Online marketing strategist and author Perry Marshall famously said: “Nobody who bought a drill actually wanted a drill. They wanted a hole. Therefore, if you want to sell drills, you should advertise information about making holes – not information about drills.”
Why is it so difficult to articulate the outcome of what you do for your clients/customers?
This solutions-led (rather than products-led) approach to marketing isn’t a new idea but it’s one that many businesses and brands still struggle with. In the social media age, content marketing using value based content (eg useful blogs) that doesn’t just rely on sales messages has grown in popularity but so many are still not taking this approach. Why? Because articulating the outcome of what you have to offer in a language that your clients and customers can relate to is often incredibly difficult to do from an inside perspective. And because it’s easier to just sell to the people who already know that they need/want your product/service than it is to reach out to people who have a need but don’t know that you have the solution.
How can you find new routes to market by communicating your offer differently?
Clients often come to us for advice when they need to find new routes to market to boost growth. We almost always start by getting them to re-think how they communicate what they do at the most basic level. For example, one of our clients is the UK’s leading supplier of highly specialist products to the manufacturing sector. On the one hand, they are in a very niche market but when we did a little digging to understand what their products were used for, we realised that they were all around us – in our windows, cars, road signs etc. They can’t be seen in the final product but they are critical to the manufacturing process. However, even manufacturers themselves don’t start by thinking about what they will use to make their products; they start by thinking about how they can make better products. We therefore help our client tell stories about the outcome of what they do for customers through case study blogs that target audiences can relate to. This rich content is then used to engage target audiences via a range of channels including e-newsletters, social media channels, sales calls and events.
How do you find out what your target customers want to hear?
Social media is an incredibly powerful customer insight tool. No matter what sector or marketplace you’re operating in, you can monitor conversations and find out what is on the agenda for your target market. What common problems and complaints do they have? What is concerning them at the moment? How can you help? You’re not looking for people who already know that they need your product or service, you’re looking for people who have a problem that you can solve and then identifying ways of offering them useful advice that will allow you to build a relationship with them and others like them. You can also identify audiences that you didn’t know existed and would never have thought of targeting.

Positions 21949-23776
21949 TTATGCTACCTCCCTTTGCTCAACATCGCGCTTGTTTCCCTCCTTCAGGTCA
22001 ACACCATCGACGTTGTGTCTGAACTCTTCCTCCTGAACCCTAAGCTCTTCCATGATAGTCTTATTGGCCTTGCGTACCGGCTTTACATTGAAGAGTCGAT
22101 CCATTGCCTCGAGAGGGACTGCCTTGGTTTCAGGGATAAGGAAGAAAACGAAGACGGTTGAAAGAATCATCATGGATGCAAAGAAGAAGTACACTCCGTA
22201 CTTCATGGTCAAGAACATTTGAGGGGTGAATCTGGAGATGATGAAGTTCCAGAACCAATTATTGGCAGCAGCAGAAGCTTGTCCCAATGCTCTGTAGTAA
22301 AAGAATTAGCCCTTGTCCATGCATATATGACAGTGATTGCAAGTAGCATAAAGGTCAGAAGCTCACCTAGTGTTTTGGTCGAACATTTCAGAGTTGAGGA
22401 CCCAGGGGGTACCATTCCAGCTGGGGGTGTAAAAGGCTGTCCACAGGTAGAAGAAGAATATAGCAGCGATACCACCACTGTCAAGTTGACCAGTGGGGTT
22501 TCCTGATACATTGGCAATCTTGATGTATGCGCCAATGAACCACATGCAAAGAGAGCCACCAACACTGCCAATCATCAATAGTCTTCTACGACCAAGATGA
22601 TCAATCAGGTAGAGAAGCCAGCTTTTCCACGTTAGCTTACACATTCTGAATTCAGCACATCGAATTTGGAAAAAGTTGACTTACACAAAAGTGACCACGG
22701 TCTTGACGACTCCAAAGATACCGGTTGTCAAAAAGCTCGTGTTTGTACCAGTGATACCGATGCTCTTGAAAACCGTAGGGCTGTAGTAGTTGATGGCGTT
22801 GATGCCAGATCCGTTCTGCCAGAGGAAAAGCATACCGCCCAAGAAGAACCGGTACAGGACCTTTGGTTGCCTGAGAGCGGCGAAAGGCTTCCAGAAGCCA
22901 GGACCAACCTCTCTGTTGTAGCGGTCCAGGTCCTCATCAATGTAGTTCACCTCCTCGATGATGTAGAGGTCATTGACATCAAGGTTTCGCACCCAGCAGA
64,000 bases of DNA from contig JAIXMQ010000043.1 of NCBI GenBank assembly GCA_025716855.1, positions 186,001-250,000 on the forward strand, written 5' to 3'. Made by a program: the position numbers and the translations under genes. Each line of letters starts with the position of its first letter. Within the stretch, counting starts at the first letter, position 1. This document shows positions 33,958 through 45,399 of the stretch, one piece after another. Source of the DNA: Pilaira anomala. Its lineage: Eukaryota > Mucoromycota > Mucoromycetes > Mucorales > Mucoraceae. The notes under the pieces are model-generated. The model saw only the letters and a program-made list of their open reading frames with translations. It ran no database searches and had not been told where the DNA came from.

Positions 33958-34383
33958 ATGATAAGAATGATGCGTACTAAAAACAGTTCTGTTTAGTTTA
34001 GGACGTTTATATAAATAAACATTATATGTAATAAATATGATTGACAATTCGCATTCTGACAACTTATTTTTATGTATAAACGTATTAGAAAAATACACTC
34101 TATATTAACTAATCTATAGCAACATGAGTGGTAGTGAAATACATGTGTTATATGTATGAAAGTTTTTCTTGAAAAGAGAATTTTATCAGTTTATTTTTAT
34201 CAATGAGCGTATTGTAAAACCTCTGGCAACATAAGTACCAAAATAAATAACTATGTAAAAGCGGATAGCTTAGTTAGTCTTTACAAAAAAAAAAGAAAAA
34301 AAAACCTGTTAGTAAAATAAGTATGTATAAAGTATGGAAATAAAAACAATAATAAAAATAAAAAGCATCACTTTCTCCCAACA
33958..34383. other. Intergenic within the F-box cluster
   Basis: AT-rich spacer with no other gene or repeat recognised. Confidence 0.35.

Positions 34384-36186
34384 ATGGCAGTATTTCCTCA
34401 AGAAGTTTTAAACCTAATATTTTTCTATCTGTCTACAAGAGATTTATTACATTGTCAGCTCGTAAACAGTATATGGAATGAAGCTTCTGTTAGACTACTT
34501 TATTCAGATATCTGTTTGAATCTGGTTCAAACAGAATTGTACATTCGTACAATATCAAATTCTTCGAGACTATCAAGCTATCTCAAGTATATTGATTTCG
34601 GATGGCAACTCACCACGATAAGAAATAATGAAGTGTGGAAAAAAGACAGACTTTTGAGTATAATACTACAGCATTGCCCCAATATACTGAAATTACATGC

When it comes to keywords that you should be using to increase your online visibility, SEO research into what gets the most Google searches will only give you a small part of the picture. That’s because you’ll only capture those that are already searching for something specifically related to your product or service. But what about those that have no idea that don’t know they need or want what you have to offer? Or those that see what you have to offer as just a ‘necessary evil’ that they will think about when they have to? They won’t necessarily be following hashtags about what you do on Twitter but they may be talking about problems that you can offer a solution to. This requires a really different way of thinking but it can be very powerful if you get it right.
How can you improve your reputation using value based content?
Getting inside the head of your audiences isn’t just important when it comes to selling to them, it is also important in terms of managing reputation. We carried out an in-depth online research project for a financial services client into what consumers were talking about in relation to their industry on online forums. This provided a wealth of insight into the kind of language and practices that were causing reputational problems and breakdowns in communication and identified ways in which they could be reassured and engaged more effectively. This insight was then used to shape a new brand communications strategy which put the consumer at the heart of what they do and is now used as a guide for all forms of communication from their website content to their customer service centre.